History does not occur in a vacuum… As such, we need to have a clear understanding of not only what is happening in our own back yard, but also what is happening around us. Pinson does not have a direct connection to either the Creek War or the War of 1812. However, it can be argued that the indirect effects are significant. While it is relatively certain that the area would have been settled eventually, we owe our origins to those returning from the wars and chose to settle here. Moreover, we can be equally proud of the link to our Native American ancestors. Learning and exploration should be continued in these and other aspects of our history, and our younger residents need to share in the adventure.
This article is intended to provide accurate historical information to a general audience. Material contained herein is gathered from reputable online and traditional sources, but unless otherwise noted, is not the result of original scholarship or research by the author.
–E. E. (Skip) Campbell, Ph.D.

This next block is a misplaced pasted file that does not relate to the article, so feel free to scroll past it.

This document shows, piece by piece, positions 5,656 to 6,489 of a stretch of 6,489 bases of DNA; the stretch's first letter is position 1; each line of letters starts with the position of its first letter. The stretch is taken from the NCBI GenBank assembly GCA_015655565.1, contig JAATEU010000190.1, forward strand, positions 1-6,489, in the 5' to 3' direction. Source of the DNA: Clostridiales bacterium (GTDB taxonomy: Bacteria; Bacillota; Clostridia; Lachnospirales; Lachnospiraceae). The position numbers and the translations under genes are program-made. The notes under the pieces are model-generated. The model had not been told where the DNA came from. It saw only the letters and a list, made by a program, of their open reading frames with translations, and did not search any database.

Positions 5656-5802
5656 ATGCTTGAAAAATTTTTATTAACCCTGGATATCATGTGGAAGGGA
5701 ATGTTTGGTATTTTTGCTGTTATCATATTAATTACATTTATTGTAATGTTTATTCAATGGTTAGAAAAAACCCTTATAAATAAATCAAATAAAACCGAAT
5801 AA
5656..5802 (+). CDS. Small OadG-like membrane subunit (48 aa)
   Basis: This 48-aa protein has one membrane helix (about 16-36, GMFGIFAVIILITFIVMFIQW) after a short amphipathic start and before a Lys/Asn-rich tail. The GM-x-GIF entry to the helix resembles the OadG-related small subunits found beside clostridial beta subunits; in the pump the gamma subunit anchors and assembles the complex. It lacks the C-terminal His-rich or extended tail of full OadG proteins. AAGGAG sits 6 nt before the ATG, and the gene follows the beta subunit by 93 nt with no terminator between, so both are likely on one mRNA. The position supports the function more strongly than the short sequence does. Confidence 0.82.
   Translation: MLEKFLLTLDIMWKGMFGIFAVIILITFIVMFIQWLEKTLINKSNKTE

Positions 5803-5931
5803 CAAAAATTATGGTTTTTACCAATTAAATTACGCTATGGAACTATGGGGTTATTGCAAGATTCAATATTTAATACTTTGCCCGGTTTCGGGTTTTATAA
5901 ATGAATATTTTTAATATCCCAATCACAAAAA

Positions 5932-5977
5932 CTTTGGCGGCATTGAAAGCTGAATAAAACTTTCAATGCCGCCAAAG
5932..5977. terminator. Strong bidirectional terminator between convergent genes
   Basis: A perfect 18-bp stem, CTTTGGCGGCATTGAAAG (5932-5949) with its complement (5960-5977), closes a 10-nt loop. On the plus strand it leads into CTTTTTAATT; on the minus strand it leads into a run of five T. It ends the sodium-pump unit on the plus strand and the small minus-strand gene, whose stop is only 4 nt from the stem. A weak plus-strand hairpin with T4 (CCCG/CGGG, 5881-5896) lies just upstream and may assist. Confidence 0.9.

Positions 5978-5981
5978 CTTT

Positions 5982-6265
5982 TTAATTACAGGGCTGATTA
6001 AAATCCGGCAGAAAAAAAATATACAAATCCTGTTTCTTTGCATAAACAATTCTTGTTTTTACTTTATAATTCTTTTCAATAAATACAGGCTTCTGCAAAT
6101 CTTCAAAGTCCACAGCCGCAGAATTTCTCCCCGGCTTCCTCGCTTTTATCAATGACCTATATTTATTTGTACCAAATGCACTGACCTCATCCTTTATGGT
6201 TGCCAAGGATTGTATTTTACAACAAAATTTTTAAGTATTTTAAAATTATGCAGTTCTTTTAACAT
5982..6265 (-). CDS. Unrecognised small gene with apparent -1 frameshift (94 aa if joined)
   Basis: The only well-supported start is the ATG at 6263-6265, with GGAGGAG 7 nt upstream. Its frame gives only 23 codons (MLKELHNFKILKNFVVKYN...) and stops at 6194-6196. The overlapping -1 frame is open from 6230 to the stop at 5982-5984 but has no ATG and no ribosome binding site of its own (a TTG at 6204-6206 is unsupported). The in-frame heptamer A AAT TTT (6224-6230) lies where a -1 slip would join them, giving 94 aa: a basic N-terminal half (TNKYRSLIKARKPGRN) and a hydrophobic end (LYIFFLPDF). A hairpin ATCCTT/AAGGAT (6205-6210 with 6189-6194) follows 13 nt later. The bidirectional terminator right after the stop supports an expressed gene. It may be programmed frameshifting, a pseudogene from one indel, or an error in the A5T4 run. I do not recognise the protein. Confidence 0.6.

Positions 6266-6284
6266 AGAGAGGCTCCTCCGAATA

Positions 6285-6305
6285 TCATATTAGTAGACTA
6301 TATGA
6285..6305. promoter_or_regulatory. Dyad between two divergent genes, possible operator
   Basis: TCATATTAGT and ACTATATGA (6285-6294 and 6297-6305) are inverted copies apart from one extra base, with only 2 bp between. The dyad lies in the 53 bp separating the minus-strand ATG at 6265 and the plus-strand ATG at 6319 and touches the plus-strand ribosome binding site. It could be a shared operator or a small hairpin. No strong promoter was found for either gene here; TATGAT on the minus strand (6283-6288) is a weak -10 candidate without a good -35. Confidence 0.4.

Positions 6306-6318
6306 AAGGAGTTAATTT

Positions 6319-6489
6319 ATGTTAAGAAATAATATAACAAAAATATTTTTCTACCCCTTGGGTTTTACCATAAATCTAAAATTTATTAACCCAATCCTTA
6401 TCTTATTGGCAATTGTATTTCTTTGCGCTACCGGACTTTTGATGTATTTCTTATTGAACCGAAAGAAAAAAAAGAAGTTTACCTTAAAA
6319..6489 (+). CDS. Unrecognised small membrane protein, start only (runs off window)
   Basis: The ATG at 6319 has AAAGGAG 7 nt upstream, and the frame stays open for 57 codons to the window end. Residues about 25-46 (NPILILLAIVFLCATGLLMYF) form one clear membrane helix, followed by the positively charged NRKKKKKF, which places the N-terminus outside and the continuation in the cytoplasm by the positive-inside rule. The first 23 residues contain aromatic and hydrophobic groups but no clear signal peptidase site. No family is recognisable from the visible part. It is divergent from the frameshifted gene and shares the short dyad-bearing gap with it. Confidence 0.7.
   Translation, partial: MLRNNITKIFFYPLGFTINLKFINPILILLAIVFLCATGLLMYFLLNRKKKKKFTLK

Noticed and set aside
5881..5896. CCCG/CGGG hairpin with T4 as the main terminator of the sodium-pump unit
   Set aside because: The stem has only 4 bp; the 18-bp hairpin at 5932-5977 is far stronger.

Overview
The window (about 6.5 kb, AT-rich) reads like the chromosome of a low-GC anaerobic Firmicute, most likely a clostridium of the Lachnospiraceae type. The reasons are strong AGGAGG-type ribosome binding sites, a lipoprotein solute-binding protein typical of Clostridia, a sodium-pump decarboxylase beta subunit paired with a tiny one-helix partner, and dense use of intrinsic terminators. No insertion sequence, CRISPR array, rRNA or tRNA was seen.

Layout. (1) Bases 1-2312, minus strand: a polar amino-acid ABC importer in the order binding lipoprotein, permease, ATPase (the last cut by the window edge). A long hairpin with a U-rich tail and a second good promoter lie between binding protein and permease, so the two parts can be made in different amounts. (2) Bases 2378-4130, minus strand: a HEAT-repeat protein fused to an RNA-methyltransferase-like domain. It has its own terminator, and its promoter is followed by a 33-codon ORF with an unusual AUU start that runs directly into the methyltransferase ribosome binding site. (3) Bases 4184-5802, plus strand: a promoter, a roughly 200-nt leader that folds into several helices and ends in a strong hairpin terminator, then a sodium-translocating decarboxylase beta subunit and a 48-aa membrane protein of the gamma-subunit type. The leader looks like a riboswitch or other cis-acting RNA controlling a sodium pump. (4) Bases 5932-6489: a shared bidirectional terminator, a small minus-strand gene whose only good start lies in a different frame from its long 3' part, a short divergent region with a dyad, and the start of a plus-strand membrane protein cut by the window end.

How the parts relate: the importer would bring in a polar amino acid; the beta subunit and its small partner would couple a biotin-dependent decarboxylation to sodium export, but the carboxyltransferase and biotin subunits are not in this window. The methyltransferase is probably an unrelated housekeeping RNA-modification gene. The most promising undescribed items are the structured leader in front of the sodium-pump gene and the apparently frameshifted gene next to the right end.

Skip Campbell retired from UPS in early 2012 after 38 years as a senior manager, working in numerous locations in the United States and abroad, with primary responsibilities in operations and industrial engineering. He received his BS degree in Applied Science and Operations Analysis from the University of Alabama and holds Master’s degrees in Engineering Management, Quality and Management,. Skip holds a Ph.D. in Organizational Behavior and Development, with concentrations in Organizational Theory and Macroergonomics. Skip is a Senior Member of the Institute of Industrial Engineers and sits on the Board of Visitors for the College of Continuing Studies at the University of Alabama. Since retiring, Skip serves as an Adjunct Professor with the College of Continuing Studies (Osher Lifelong Learning Institute) at the University of Alabama and focuses his academic research efforts on the area of pre-20th century Alabama history. Skip belongs to a number of historical and cemetery preservation associations. He and his wife Denise have 3 grown children and 2 grandchildren.